“A long time, 18 months in that place. We all think that it was CTE (chronic traumatic encephalopathy),” Candy Pyle said. “His brain has been sent to Boston (University for testing).”

Pyle suffered from dementia late in his life. He became a part of the lawsuit by multiple players against the NFL regarding CTE.

Pyle was a seventh-round draft pick out of Yale in 1961 and played nine years with the Bears. He later provided pregame and postgame reports for WGN-AM 720. Pyle also co-hosted the Mike Ditka Show on WMAQ-AM with Chet Coppock.

“Mike was just a good guy,” former Bears wide receiver Johnny Morris said Wednesday. “It sounds so simple, but he always was a good guy. I just saw him for the (50-year) reunion for the championship (team in 2013).

“Mike was kind of a calming aspect for the offensive line. He and Bob Wetoska were the guys who kept the line together as a unit.

“Some guys like to pass the ball, like receivers and backs and tight ends. And some guys want to run. Mike wanted to run. He wanted to run that ball.”

A New Trier High School product who also starred as a state champion in track and field (discus and shot put) and wrestling, Pyle was selected to the 1964 Pro Bowl team. He was a past president of the NFL Players Association.

Visitation will be 3-8 p.m. Aug. 6 at Donnellan Funeral Home, 10045 Skokie Blvd., Skokie, with a memorial service at 10 a.m. Aug. 7 at Christ Church, 784 Sheridan Road, Winnetka.


Mike’s Essay

I was All-State in football, All-State in wrestling and All-State in track in high school. Coach Jack Prendergast recruited me to go to Yale. The Princeton coach who tried to persuade me told me how easy the academic program was there. I knew that wasn’t true. When I joined the freshman football team I knew I had made the right choice. My teammates were great football players and very helpful in the academic area. Without them, I might not have made it.

I struggled through the first year but made it. My sophomore roommates, all football players, were two high school friends and very valuable teammates, Tom Singleton and Hardy Will. Also, Brian Kenney helped me with my class work so I could stay eligible. Senior year I had the honor to be a member of Delta Kappa Epsilon, Torch Honor Society, and Skull & Bones.

I was elected captain of the football team senior year. There were nine seniors and two juniors on the first team. We were expected to be good, and the coaches pushed us very hard. We played better every week and were undefeated. It was the first undefeated team in 37 years and 50 years later remains the only undefeated, untied team since 1923. Several players enjoyed individual honors. I was elected All-Ivy, All-East, Academic All-Ivy, and Honorable Mention, 1960 All American Football Team.

I was drafted by the Chicago Bears and joined the team after graduation. I was elected co-captain in 1963. All-pro defensive end, Doug Atkins (6’8”, 285 lbs.) said “I nominate Mike Pyle because he went to Yale, and I move the nominations be closed.” That was the year, we won the World Championship. (Super Bowl had not yet been created).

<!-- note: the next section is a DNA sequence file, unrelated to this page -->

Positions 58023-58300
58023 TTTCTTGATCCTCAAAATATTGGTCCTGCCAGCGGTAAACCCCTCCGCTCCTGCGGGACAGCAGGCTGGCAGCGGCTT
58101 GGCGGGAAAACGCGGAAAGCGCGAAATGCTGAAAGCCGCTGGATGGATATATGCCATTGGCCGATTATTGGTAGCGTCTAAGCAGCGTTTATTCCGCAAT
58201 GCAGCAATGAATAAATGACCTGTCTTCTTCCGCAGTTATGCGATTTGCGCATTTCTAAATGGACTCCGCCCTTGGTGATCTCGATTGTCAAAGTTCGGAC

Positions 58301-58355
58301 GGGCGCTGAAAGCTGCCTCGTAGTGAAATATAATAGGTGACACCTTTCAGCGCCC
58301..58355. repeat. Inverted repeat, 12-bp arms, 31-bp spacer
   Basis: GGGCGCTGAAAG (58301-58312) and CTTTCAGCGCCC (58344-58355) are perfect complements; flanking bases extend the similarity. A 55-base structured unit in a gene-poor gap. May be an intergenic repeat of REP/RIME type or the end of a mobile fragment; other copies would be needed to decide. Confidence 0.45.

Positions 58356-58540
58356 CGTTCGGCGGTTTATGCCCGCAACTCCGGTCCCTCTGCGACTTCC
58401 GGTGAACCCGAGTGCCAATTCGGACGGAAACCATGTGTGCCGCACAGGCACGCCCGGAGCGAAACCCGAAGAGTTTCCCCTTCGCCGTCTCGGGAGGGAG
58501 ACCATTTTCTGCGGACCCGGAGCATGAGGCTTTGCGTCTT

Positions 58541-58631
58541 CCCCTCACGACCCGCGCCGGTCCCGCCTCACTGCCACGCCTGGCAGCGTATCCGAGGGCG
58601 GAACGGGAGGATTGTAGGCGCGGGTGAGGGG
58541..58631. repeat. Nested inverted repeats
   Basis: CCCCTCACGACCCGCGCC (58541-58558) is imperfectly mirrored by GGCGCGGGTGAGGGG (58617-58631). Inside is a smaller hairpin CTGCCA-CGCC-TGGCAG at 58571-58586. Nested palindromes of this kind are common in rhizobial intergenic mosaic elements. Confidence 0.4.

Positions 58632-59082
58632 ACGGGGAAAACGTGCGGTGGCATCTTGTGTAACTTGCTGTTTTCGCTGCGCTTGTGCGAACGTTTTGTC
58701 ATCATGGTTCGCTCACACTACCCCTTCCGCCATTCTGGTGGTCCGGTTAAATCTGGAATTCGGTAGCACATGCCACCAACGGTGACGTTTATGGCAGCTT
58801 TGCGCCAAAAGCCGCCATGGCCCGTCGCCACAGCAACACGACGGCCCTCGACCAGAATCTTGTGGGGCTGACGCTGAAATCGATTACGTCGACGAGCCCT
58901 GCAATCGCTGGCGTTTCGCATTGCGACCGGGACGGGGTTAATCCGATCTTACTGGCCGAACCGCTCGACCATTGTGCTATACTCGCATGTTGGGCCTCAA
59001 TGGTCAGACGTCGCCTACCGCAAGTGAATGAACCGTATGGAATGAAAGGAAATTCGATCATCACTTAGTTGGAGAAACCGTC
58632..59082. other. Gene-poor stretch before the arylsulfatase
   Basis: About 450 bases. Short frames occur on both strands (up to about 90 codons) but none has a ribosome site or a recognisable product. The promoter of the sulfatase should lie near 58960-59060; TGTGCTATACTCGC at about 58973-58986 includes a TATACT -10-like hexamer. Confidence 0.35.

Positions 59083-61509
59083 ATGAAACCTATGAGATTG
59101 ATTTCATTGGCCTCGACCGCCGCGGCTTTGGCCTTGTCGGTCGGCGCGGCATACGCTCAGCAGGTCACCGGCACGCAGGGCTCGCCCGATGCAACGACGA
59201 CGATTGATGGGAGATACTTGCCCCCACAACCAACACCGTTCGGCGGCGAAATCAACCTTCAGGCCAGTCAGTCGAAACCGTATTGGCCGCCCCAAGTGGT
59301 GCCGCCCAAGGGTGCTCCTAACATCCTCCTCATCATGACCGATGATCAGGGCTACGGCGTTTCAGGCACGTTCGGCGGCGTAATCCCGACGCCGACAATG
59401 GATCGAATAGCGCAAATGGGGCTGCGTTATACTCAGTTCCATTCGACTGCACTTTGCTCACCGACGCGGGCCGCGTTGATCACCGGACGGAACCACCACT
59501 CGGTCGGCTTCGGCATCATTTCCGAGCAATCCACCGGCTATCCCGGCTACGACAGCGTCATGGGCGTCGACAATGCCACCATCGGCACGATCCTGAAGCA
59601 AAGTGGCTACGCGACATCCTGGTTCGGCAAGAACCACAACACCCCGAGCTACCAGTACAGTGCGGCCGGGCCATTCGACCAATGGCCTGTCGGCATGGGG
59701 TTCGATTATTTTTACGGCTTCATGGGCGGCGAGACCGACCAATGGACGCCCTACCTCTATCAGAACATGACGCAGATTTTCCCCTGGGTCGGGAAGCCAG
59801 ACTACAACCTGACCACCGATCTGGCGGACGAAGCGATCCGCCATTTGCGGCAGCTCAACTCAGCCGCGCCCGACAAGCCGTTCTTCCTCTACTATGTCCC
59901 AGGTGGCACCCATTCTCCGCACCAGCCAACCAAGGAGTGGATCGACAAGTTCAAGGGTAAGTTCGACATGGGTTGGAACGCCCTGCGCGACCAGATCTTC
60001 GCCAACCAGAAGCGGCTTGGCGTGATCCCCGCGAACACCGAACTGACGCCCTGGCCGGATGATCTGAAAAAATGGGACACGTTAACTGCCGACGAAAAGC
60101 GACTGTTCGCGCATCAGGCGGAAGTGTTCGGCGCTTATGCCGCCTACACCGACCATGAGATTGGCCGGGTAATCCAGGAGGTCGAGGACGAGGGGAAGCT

When I retired, I had several business opportunities. The fact that I had gone to Yale, had sports honors in high school, and played for the Bears gave me a leg up. I became a radio broadcaster and a stockbroker in Chicago.

I am also a member of several charitable not-for-profits: The Better Boys Foundation, the Boys & Girls Clubs of Chicago, the American Diabetes Association, the Juvenile Diabetes Foundation, the Michael Jordan Foundation, and the Walter Payton Cancer Fund. I also was President of the National Football League Players Association.

I have enjoyed many years working half the time and volunteering half the time.

DeForest Smith remembers:
Mike will be missed for many reasons. He was the anchor of the definition of “The Undefeated Class.” For that reason Mike and his spirit will live forever in the hearts of the Yale Class of 1961.

Ed and Frosty

Stephen Goldstein remembers:
This E.E. Cummings poem could have been written for Mike, our American hero.

Buffalo Bill’s


who used to

ride a watersmooth-silver


and break onetwothreefourfive pigeonsjustlikethat


he was a handsome man

and what i want to know is

how do you like your blue-eyed boy

Mister Death

With joyous memories and deep respect

Steve Goldstein 6Y1

James Hanson remembers:
Mike Pyle was leader and captain of the Undefeated team of Yale’s “Undefeated” Class. He went on to anchor the Chicago Bears line in their 1963 Championship and was their player representative during the 1960s; he was named president of the N.F.L. Players Association in 1967. May Mike long be remembered! We will always be proud of him.

Jim Hanson

John Carmody remembers:
I first met Mike on a beautiful early 1957 September afternoon on the grass next to the Yale Bowl the week before classes began. I was a football “walk on”, without a clue, and remember being amazed at how Coach Gib Holgate seemed to know everyones name. “Hello, Mike.” “How’s it going Tommy.” “Hi Kenny, Jack good to see you.” Then he came up to me, said “hello, welcome” and introduced me to my teammates. I will never forget it. Later that afternoon Mike Pyle, Jack Kickham and I were assigned as permanent practice blocking drill partners. I won’t forget those next three months either. I only played in a couple of games for a couple of minutes that fall and never made the varsity, but through it all Mike, Jack and the rest made me feel a part of the team. For that I thank them. Mike was a terrific guy. I am proud to have known him. JC

Dr John Carmody